First Division FAQs
Q. What sets the 1st Infantry Division apart from other divisions of the US Army?
A. The 1st Infantry Division is the oldest and continuously active division in the US Army today.
Q. What is a division?
A. The division is the smallest unit in the US Army that is capable of sustained, independent action in the field.
Q. Does the division have a nickname?
A. The 1st Infantry Division has two nicknames. It has been called the Fighting First, but the more common nickname is the Big Red One.
Q. Why is it called the Big Red One?
A. The nickname is based on the Division’s shoulder patch insignia. The shoulder patch is composed of a red numeral one centered on a green shield and was adopted in 1918.
Q. Does the 1st Infantry have a memorable saying embodying its spirit?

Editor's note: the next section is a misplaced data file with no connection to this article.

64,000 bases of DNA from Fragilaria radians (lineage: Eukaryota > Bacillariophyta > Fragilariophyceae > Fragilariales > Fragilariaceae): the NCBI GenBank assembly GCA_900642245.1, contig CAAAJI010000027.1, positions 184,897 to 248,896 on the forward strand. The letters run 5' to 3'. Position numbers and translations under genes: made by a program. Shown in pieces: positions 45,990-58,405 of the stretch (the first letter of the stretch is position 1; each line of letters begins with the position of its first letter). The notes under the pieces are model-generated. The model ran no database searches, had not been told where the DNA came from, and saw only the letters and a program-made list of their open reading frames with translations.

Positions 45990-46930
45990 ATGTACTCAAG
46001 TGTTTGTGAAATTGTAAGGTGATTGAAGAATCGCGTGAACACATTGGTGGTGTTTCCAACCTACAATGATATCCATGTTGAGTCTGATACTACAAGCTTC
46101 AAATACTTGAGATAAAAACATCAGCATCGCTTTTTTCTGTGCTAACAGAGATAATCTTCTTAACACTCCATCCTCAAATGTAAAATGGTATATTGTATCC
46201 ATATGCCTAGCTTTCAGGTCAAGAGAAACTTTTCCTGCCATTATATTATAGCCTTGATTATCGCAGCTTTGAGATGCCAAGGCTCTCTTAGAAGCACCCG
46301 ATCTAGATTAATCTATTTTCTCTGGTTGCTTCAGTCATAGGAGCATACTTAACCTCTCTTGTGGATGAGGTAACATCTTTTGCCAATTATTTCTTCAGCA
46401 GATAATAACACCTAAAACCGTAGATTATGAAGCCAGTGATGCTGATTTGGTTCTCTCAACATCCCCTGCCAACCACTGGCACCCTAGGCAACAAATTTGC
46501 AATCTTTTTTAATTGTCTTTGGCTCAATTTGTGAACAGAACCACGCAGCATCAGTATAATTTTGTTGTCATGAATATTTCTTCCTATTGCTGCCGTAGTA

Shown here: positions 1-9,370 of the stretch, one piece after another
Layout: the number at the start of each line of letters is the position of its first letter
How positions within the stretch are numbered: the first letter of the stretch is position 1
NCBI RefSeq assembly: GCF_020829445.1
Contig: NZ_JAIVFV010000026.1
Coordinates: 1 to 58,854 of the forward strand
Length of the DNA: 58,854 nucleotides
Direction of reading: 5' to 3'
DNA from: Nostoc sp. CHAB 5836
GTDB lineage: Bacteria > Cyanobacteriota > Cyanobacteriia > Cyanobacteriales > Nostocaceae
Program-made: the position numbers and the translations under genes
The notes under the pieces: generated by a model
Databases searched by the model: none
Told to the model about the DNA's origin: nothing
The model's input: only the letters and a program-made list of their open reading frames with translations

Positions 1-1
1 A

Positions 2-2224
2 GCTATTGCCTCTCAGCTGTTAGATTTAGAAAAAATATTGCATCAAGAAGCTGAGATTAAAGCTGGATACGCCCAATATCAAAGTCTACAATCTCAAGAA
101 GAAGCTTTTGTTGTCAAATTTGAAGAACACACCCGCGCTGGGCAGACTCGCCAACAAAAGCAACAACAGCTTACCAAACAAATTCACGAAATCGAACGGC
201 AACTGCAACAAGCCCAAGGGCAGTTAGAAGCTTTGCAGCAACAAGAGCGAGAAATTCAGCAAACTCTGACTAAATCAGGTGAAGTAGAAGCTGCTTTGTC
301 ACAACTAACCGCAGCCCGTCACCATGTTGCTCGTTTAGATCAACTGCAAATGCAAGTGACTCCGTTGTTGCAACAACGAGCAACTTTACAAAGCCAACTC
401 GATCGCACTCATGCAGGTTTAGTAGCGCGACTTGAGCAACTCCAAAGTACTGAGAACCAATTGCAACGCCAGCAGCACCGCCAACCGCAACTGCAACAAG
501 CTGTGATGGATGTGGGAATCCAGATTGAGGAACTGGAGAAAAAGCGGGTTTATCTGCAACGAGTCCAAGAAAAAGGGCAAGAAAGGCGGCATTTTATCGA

A. Yes. The motto of the Big Red One is “No Mission Too Difficult. No Sacrifice Too Great. Duty First!”
Q. In what major conflicts has the division participated?
A. WWI, WWII, the Vietnam War, Desert Storm, Bosnia/Kosovo, and Operation Iraqi Freedom.
Q. Please explain why there is no mention of the Korean War in the division’s history or the museum?
A. The 1st Infantry Division did not participate in the Korean War. The division was stationed in Germany from 1945 to 1955. There, it was the main American military unit holding the line against any potential Soviet invasion against Western Europe.
Q. Where is the 1st Infantry Division?
A. The Big Red One is headquartered at Fort Riley, Kansas.
Q. Why is there a museum about the division located in the suburbs outside Chicago?
A. Col. Robert R. McCormick, the late editor and publisher of the Chicago Tribune, owned this estate. His service with the Fighting First during WWI had so impressed him that he renamed his estate Cantigny in honor of the Division’s first battle in France. When Col. McCormick passed away, his will set up a trust to open and maintain his estate as a public park. The trustees honored the Colonel’s love of the division by establishing a First Division Museum on the estate.